Prepare Mag: August 2018 - page 17

where you are looking for the quickest, cheapest route to
create gas and something educational but not something
that is robust, durable or capable of being used as a
dependable appliance.
Take some time in this
consideration, as you will not be able to make changes or
modify this choice later. An example of why this decision is
important is the type of wood gas that will be produced by
your gasifier. High grade or fuel grade wood gas requires
extremely high temperatures and multi-stage filtering to
ensure there are no tars or other contaminants in the gas
that would hurt or destroy an engine. Heating grade gas is
made at much lower temperatures and contains tars and
contaminants that are less important when burning the gas
in a heating application. High grade syngas can be used in
either an engine or heating application, while heating
grade gas can only be used for heating and not used in an
engine. Reviewing the many YouTube videos will show
many examples of ‘science project’ wood gas generators,
many of which will show them running an engine. What
these videos don’t show is that the heating grade wood gas
generators by these cheap builds likely destroyed the
engine after a short period of time. If you want a reliable,
production level unit that provides consistent, high quality
wood gas, then you need to steer clear of these science
project builds. In the long run it will save you time,
frustration and money.
Second Decision: What type of gasifier and what
There are several different types of Wood Gas generator
designs: updraft, downdraft, or Fluidized bed. This article
focuses on the downdraft design. A critical reference and
suggested starting point for anyone interested in wood
gasification or a wood gas generator build is a 1989 FEMA
document called “Construction of a simplified Wood Gas
Generator” by H. Lafontaine.
A new reprint of this
document is available online in book form or you can
download a free PDF version from the following link:
This is considered to be one of the most widely referenced
documents on a simple but functional wood gas generator
design that many of the today’s commercial and available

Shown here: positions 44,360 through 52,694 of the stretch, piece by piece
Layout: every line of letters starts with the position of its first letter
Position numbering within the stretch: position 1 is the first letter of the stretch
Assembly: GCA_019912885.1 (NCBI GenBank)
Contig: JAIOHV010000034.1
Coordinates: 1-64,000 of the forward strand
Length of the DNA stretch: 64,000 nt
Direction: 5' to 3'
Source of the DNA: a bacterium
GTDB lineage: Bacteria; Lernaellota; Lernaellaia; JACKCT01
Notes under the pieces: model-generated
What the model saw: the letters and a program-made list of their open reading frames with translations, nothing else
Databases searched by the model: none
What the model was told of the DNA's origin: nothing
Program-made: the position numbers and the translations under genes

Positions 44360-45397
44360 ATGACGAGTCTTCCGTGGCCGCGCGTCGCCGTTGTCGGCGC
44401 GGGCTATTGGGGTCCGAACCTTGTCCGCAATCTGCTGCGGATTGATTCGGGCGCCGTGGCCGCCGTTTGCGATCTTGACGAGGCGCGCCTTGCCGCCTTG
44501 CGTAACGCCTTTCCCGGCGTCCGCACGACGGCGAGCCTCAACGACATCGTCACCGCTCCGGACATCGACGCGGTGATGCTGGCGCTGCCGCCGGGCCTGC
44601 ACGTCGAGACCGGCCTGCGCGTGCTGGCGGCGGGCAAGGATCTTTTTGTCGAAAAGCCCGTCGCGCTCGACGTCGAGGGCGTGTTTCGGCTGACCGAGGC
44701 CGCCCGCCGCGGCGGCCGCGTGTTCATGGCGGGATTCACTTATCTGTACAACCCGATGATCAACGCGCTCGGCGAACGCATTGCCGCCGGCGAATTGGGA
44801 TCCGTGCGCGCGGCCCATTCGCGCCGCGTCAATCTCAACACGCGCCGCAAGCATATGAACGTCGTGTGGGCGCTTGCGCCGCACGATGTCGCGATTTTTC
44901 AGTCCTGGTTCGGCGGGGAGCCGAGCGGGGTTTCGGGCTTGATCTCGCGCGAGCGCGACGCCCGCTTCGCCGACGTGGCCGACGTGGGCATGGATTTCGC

plans are based. It is also a great general reference for
wood gasification in general. You can choose to build
directly from the plans provided in this document, create
your own design, or choose one of many free or cost based
plans available on the market.
Many of the pictures, diagrams and build references
provided in this article are referenced from a proven
design by industry leader, Ben Peterson who is the author
of the “Wood Gasifier Builder’s Bible”, a very detailed,
step-by-step book detailing the build process. You can find
Ben’s book and other build references online at the
following link:
Some design considerations you should consider when
choosing a build design:
Does the design use high quality materials of
sufficient strength to achieve and withstand extremely high
temperatures (2,000° F)?
Cooling/ Condensate Collection:
Does the system design
include an integrated system for quickly cooling the gas
and collecting condensate?
Multi-Stage Filtering:
Does the design include a multi-stage
filtering system to ensure tars and other contaminants are
effectively removed from the gas?
Blower System:
Does the system accommodate both a
‘suction’ and ‘push’ blower configuration and include a
blower of sufficient capacity to effectively move air and gas
through the system?
Grate Automation:
Does the system include grate
automation that will provide automatic movement to the
grate to ensure ash does not build up or clog the gas flow?
Does the system design allow for upgrades
to accommodate different applications, such as increasing
or decreasing the amount of gas generated, adding of a
‘hopper’ for additional fuel capacity and runtimes?
Is the design to be an integrated unit that can
be utilized on a mobile platform and moved easily as
Tools Needed
Regardless of what type of design you choose, there are
some standard tools that will be required for your build:
180 Amp+ Welder (MIG, TIG or Stick)
Plasma Cutter (Optional)
Metal Band saw
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